Gerard Baden-Clay Found Guilty Of Murdering His Wife, Sentenced To Life

A wedding photo of Gerard Baden-Clay and his late wife Allison.

Former Brisbane real estate agent Gerard Baden-Clay has been found guilty of the 2012 murder of his wife Allison.

The seven men and five women jury handed down their verdict in Queensland’s Supreme Court this morning following three days of deliberations following the 18-day trial, which ran over six weeks and heard from 72 witnesses, including the accussed.

The prosecution alleged that Baden-Clay, 43, killed his wife, the mother of their three children, at their family home in the western Brisbane suburb of Brookfield on April 19, 2012, then dumped her body beside a creek in Anstead, where it was found 11 days later.

Baden-Clay had contacted police to say Allison had failed to return home from a walk. He was charged with her murder a few months later, but pleaded not guilty.

The prosecution’s case was built largely around circumstantial evidence and revealed that his business was in financial trouble and he’d had a number of affairs, including one with a colleague who he allegedly promised he’d leave his wife for.

It was also alleged that he was $1 million in debt, a figure almost covered by the payout on his wife’s life insurance policy.

He also had facial wounds on the day his wife disappeared, but said he cut himself shaving. Expert witnesses said the marks were consistence with fingernail scratches.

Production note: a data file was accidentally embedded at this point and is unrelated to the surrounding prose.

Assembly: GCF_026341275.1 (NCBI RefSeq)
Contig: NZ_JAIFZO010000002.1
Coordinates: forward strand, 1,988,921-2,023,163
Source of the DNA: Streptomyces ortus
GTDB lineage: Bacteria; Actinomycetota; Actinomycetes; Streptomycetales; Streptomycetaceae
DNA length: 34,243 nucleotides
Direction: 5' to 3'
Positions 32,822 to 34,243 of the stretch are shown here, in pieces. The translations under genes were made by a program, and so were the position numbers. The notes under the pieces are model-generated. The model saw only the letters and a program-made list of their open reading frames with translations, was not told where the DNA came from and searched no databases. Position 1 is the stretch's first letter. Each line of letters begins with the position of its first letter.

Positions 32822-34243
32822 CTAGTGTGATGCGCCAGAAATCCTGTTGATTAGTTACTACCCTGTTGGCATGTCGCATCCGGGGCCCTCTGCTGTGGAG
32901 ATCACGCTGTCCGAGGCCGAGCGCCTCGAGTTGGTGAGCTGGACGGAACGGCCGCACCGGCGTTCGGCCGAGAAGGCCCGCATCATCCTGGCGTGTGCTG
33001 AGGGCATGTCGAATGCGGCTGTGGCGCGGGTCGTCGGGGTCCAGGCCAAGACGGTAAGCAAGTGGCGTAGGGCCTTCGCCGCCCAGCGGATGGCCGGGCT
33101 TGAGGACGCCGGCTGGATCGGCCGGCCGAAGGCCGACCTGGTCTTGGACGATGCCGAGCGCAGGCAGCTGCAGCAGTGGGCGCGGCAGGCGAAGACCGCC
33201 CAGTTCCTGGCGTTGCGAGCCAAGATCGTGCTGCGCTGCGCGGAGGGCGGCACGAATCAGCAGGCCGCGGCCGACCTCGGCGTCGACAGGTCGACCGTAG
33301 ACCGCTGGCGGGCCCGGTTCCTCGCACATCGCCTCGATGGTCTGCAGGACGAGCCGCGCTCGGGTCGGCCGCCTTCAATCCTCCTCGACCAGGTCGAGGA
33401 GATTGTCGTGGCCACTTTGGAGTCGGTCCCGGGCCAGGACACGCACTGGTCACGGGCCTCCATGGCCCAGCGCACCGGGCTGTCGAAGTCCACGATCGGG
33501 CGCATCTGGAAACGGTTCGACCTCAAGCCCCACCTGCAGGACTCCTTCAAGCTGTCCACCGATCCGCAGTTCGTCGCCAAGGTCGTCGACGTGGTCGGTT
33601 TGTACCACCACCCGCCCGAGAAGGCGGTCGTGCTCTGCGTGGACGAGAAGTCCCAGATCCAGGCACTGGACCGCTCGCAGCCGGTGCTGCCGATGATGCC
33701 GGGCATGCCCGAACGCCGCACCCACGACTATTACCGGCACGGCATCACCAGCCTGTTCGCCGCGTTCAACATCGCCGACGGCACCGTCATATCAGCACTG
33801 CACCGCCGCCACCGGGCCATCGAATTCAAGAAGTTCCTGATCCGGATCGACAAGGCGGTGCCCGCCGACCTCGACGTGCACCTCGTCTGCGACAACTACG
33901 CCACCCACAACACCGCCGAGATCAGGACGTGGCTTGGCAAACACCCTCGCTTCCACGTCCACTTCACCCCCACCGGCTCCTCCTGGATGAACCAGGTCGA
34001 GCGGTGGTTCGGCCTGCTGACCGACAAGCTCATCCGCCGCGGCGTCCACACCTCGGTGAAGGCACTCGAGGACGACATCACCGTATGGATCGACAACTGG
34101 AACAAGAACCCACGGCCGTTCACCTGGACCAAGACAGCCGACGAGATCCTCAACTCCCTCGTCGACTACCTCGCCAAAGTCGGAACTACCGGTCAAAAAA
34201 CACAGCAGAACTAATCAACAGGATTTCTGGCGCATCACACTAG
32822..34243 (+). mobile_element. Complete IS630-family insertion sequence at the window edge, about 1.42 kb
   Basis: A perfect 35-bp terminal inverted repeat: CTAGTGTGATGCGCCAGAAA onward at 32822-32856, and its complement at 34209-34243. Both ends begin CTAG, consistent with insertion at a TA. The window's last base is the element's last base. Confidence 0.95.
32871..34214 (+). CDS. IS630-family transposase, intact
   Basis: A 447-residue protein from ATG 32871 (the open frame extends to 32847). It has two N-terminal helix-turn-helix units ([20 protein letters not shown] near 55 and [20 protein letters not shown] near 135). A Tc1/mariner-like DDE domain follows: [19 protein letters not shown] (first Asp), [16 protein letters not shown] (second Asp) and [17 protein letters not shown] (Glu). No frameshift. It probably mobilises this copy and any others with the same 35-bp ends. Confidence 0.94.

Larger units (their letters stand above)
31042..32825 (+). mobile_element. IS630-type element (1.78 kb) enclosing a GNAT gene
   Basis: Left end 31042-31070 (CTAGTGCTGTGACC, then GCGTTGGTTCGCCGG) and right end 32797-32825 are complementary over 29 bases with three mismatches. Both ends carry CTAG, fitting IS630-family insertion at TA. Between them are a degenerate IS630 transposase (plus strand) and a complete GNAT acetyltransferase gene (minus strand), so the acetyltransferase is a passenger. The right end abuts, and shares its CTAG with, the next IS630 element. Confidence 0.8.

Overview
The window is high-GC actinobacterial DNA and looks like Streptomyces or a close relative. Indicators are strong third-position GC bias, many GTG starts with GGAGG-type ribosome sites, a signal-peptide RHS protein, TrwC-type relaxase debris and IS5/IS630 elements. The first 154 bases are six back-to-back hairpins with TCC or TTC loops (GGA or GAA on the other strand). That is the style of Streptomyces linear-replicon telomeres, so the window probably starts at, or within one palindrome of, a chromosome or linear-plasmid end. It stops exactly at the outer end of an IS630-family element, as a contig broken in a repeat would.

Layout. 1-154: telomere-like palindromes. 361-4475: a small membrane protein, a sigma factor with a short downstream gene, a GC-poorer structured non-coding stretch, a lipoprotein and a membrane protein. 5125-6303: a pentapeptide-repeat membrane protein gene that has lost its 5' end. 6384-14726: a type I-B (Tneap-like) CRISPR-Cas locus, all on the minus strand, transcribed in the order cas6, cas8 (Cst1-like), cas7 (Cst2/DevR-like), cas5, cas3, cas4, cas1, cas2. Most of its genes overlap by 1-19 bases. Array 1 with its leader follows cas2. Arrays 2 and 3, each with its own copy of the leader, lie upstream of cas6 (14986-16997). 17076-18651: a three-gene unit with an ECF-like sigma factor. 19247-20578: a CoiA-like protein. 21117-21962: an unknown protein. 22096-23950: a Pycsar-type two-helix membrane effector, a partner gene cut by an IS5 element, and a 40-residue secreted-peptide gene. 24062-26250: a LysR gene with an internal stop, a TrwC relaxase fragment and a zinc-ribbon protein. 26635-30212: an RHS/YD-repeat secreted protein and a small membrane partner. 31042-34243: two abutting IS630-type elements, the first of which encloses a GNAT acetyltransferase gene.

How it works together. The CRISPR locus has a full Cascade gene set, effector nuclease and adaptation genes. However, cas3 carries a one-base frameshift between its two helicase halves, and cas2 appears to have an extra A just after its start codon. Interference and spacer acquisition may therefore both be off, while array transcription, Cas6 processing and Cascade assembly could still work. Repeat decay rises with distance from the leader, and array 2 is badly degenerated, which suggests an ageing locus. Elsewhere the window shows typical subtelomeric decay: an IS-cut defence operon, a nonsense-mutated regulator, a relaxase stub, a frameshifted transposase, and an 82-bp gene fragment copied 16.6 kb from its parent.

Baden-Clay denied the prosecution’s allegations under oath. His defence team pointed to Allison Baden-Clay’s history of depression and a post-mortem toxicology that found antidepressants and alcohol in her system, suggesting she had jumped or fallen to her death during her walk.

Jurors returned to the Justice John Byrne a number of times for clarification during their deliberations.

After the verdict, the parents of Allison Baden-Clay read their victim impact statements to the court.

He mother, Priscilla Dickie, said that the discovery of her body transformed them from a happily retired couple to caring for three young girls.

She said discovering how troubled the marriage was was distressing and devastating and that her son-in-law disgusted her.

“He betrayed her. He has made a mockery of their marriage and their life together,” she said. “For the love of her husband and her children, Allison stayed and she died.”

Addressing Baden-Clay, she said “You have changed your daughters’ destiny and sentenced them to a journey they must take through life as a mother.”

Her husband, Geoff Dickie, left many in the courtroom in tears during his anguished statement, in which he said he had failed as a father for not protecting his daughter. He said Baden-Clay betrayed their trust.

“Our granddaughters did not have chance to say goodbye. She will be absent from key events in their lives,” he said.

“”Allison I love you and I miss you.”

Vanessa Fowler, Allison’s sister, said for the first time in the marriage, Allison had come out on top, but added “I feel cheated I never got to say goodbye.”

Justice Byrne sentenced Baden-Clay to life imprisonment, with a mandatory 15-year non-parole period, saying the convicted wife-killer was “thoroughly reprehensible”.

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